Juvenile Crimes

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Juvenile Crimes

Different crimes have different offender types causing disparity within the system. Those offenders who commit violent crimes are not the same as those who commit property crimes or status offenses. Knowing what types of juveniles commit what crimes can help with rehabilitation of those juveniles and providing programs to keep juveniles from partaking in these crimes in the first place.

Status Offenses: 

Are behaviors that are considered violations of the law because of age. When committed by a minor these violations are considered status offenses while remaining legal for others. Violations include truancy, running away, and under age drinking. Girls are more often arrested for status offenses

Boys constitute the higher proportion for under age drinking Most cases under status offenses go to family crisis units, county attorneys, and social service agencies. Juvenile courts try to stay away from these offenses.

Property Crimes:

 Include burglary, larceny, theft, and arson.
Over a quarter of juveniles arrested where under the age of eighteen. Boys make up over sixty percent of those juveniles arrested
The rate of juveniles committing property crimes is down by half since 1985

Violent Crimes: 

Include murder, forcible rape, robbery, and aggravated assault. Nearly a quarter of all violent crimes where committed by someone under the age of eighteen. Most violent crimes are committed between 3:00 and 5:00 p.m.--around the time school is getting out. Boys represent over eighty percent of juvenile arrests for violent crime

Juveniles in Adult Court
Nationwide, it is becoming easier and easier to try juveniles in adult criminal courts. With laws being passed lowering the minimum age in which a juvenile can be tried in adult court the transfer of juveniles to adult courts is becoming more prevalent. Today all fifty states allow for juvenile prosecution in criminal court. There are three ways in which a juvenile can be transferred to adult criminal court.

Judicial Waiver:

 This is the most popular method and is used by juvenile court judges to transfer juveniles to adult court in order to deny the protections of juvenile jurisdictions. All states except New York, Nebraska, and New Mexico provide judicial waivers Youngest one can be waived into adult court is 13-14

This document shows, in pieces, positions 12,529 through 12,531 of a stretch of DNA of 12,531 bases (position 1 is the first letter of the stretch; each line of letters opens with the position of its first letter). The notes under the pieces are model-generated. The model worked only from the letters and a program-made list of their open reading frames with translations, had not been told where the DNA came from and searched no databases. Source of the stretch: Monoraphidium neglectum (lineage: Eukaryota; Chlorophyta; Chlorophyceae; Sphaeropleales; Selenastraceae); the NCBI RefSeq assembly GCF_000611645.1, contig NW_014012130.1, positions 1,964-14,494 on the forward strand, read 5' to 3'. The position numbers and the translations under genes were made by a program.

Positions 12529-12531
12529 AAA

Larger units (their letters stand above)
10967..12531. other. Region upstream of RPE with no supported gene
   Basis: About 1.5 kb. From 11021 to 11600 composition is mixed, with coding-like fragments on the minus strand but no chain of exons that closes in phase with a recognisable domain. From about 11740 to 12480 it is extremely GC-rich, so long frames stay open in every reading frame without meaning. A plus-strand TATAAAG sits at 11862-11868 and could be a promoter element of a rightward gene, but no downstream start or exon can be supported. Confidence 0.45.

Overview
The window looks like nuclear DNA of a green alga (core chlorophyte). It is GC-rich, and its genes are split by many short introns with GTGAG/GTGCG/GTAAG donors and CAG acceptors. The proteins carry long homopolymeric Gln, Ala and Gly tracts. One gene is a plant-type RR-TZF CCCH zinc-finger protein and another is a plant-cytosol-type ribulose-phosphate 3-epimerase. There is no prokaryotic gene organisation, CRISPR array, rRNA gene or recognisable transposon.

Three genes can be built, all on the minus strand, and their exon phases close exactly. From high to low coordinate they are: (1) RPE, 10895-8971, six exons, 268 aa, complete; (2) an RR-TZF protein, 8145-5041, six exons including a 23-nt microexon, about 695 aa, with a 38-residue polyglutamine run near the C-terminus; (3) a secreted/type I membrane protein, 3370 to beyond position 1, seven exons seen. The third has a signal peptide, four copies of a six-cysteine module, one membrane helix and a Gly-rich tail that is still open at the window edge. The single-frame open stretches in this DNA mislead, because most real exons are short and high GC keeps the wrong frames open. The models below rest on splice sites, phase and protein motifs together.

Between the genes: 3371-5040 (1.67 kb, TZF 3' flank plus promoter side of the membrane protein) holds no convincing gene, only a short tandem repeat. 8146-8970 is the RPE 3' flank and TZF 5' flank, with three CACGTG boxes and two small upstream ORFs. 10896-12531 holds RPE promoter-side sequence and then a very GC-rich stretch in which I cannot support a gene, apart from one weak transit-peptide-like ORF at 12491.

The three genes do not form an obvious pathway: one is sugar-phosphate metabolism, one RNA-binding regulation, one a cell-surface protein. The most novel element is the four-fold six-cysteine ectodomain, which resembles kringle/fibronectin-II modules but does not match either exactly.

Statutory Exclusion: 

A juvenile accused of an excluded offense is treated as an adult from the beginning. Twenty-eight states have statues that remove certain offenses or age/offense/prior record categories from juvenile court's jurisdiction. That means states refuse anyone fitting into one of these categories from being defined as a "child" for juvenile court purposes. Others only include the most serious offenses such as New Mexico, Mississippi, and Arizona.

Direct File: 

Gives discretion to the prosecutors as to where to file each case. Typically direct files give both juvenile and adult criminal courts the ability to hear cases involving certain offenses. Wide variation among states regarding criteria; some emphasize offense categories, age of offender, and still others use past history of the juvenile. Generally, the minimum level of offense seriousness is lower than those needed for statutory exclusion or mandatory waiver.

Factors that increase Juvenile Delinquency
Although juvenile arrest rates have declined in the last several decades there are still valuable aspects of community, programs, and protective factors that can decrease the likelihood of juvenile delinquency.

Individual Risk Factors:
Early aggressive behavior towards others and animals
Substance abuse
Association with antisocial or delinquent peers

Family and Community Risk Factors:
Childhood maltreatment
Parental criminality
Poverty
These are some of the top indicators that a juvenile is more prone to delinquent acts. Spotting these risk factors and providing intervention early on, can greatly...
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